Louis I, Duke of Bavaria

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Duke Ludwig I of Bavaria
Spouse(s) Ludmilla of Bohemia
Issue
Noble family House of Wittelsbach
Father Otto I Wittelsbach, Duke of Bavaria
Mother Agnes of Loon
Born (1173-12-23)23 December 1173
Kelheim
Died 15 September 1231(1231-09-15) (aged 57)
Kelheim

Duke Ludwig I of Bavaria (German: Ludwig I der Kelheimer, Herzog von Bayern, Pfalzgraf bei Rhein) (English: Louis) (Kelheim, 23 December 1173 – 15 September 1231 in Kelheim) was the Duke of Bavaria in 1183 and Count Palatine of the Rhine in 1214. He was a son of Otto I and his wife Agnes of Loon. Ludwig was married to Ludmilla, a daughter of Duke Frederick of Bohemia.

Life

Early Years

Soon after his father's death in 1183, Ludwig was appointed under the guardianship of his uncle Conrad of Wittelsbach and Emperor Frederick Barbarossa.[1] His mother, Agnes, an energetic and enterprising leader, had taken over the regency of Bavaria in the mean time, securing her son's inheritance. Upon his coming-of-age, in 1189, at sixteen years old, he had, with his reigning entry, already fallen in the midst of a conflict which triggered the nearly simultaneous extinction of the Burgrave of Regensburg and the Count of Sulzbach in the years 1188 and 1189.[2] This allowed Barbarossa to expand his royal domains within the Empire to include Regensburg and Sulzbach, at Ludwig's expense. When the Emperor died on Crusade, and his son, Henry VI had ascended the throne on 15 April 1191 in Rome, he had immediately found a princely opposition on Ottokar I of Bohemia and his brother-in-law Count Albert III of Bogen who demanded a revision of the Staufen imperial land policy. Using that justification, Albert had designs to seize the Sulzbach domains from Emperor Henry's royal territory. Ludwig immediately attempted to mediate and called for a Hoftag in Laufen, which caught the attention of many great men within the Empire, to settle the dispute. Yet he could not stop the Count of Bogen and the Sulzbach land was taken. When Duke Ludwig turned against that, it came to war.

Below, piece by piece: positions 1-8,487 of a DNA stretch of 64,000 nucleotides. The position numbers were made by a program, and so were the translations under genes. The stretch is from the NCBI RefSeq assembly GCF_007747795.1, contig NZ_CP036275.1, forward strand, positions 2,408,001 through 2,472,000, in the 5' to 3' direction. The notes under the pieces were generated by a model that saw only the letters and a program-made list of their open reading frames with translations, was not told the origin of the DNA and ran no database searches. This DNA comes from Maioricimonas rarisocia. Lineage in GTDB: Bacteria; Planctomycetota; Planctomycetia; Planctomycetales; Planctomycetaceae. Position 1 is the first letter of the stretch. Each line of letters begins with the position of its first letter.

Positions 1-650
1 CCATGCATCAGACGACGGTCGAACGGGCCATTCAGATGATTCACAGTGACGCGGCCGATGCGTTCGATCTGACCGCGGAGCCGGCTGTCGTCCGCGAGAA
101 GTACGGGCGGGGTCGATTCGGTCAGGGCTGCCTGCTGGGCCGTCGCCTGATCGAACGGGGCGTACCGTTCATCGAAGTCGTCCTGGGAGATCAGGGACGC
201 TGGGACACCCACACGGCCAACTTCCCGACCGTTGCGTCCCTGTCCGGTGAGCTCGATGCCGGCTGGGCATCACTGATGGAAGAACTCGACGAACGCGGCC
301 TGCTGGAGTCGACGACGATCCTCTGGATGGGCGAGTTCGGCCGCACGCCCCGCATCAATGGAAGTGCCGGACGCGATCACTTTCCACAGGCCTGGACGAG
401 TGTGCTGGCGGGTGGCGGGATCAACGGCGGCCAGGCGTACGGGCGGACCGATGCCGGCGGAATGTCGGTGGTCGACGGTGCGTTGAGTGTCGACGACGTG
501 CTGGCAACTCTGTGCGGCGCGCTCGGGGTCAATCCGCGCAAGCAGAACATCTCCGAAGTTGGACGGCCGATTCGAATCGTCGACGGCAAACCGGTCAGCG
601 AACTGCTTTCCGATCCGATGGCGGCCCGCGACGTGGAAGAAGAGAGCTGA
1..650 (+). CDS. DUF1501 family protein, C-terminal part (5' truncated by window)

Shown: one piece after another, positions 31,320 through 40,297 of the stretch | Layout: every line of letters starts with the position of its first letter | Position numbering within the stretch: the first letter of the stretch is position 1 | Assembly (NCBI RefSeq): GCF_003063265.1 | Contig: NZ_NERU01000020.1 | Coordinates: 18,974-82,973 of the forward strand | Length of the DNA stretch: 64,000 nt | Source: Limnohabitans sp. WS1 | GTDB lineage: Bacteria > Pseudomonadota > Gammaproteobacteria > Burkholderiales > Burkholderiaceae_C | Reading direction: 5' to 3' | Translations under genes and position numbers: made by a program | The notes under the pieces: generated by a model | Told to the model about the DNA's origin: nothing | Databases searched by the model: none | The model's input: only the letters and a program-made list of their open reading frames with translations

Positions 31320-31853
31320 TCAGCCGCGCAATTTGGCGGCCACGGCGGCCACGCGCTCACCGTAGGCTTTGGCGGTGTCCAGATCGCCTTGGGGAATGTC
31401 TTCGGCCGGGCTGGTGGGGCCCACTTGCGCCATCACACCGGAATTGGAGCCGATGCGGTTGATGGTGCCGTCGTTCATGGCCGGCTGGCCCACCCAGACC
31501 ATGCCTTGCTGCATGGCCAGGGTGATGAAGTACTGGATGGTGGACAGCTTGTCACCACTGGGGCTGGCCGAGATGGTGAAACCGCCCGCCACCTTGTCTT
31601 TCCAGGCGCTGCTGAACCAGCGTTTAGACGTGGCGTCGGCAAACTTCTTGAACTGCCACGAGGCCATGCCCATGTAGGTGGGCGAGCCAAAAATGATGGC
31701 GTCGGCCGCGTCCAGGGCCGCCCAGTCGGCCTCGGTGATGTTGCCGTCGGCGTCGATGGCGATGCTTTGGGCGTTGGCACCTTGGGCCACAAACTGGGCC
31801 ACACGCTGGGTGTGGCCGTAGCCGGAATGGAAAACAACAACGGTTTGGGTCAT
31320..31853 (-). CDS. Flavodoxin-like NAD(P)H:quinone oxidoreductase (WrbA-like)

It was in the summer of 1192 at Worms where he received the German tradition of knighting, which was the handing of sword and belt, in the presence of Emperor Henry VI and many other Princes. No sooner in his appointment, some men in Bavaria caused great commotions on account of their private quarrels. Duke Ludwig assembled a handful of men and routed them, but they soon found his weaknesses and forced him to retire. A little later the Emperor joined Ludwig in ending the Bavarian feuds and after capturing the ring-leader, Bogius, banished him to Italy.[3]


Until the death of the emperor Ludwig remained a loyal supporter of Henry VI and accompanied the Hohenstaufen in 1194 also to Italy on his second expedition for the conquest of the kingdom of Sicily, which was entitled Henry's wife Constance as sole heir. In the struggle for the throne after the death of Henry VI. he remained one of the main supporters of the Hohenstaufen Philip of Swabia.

Suddenly, Eberhard, Archbishop of Sazlburg and Conrad, Bishop of Regensburg, falling at variance, declared war on Duke Ludwig and spared no sacred nor profane structures. It was only through Ludwig's character that peace was restored.[3]

Ludwig then took to wife Ludmilla of Bohemia in 1204 to gain the alliance of her uncle Ottokar I of Bohemia. An old story goes that the Duke made her acquaintance with affection and she fearing he did it to delude her, hid three persons she trusted behind a curtain and gave them three pictures to hold up. This done, she begged of him to see her no more unless he promised to marry her before witnesses. The Duke hesitated and she pointed to the three pictures saying,"Those said persons should be witnesses to your promises." Ludwig, thinking those persons could never rise in judgement against him, made her all the protestations she could desire, so she drew back the curtains and revealed the three living witnesses. He was so taken with the contrivance that he solemnly married her afterwards.[4]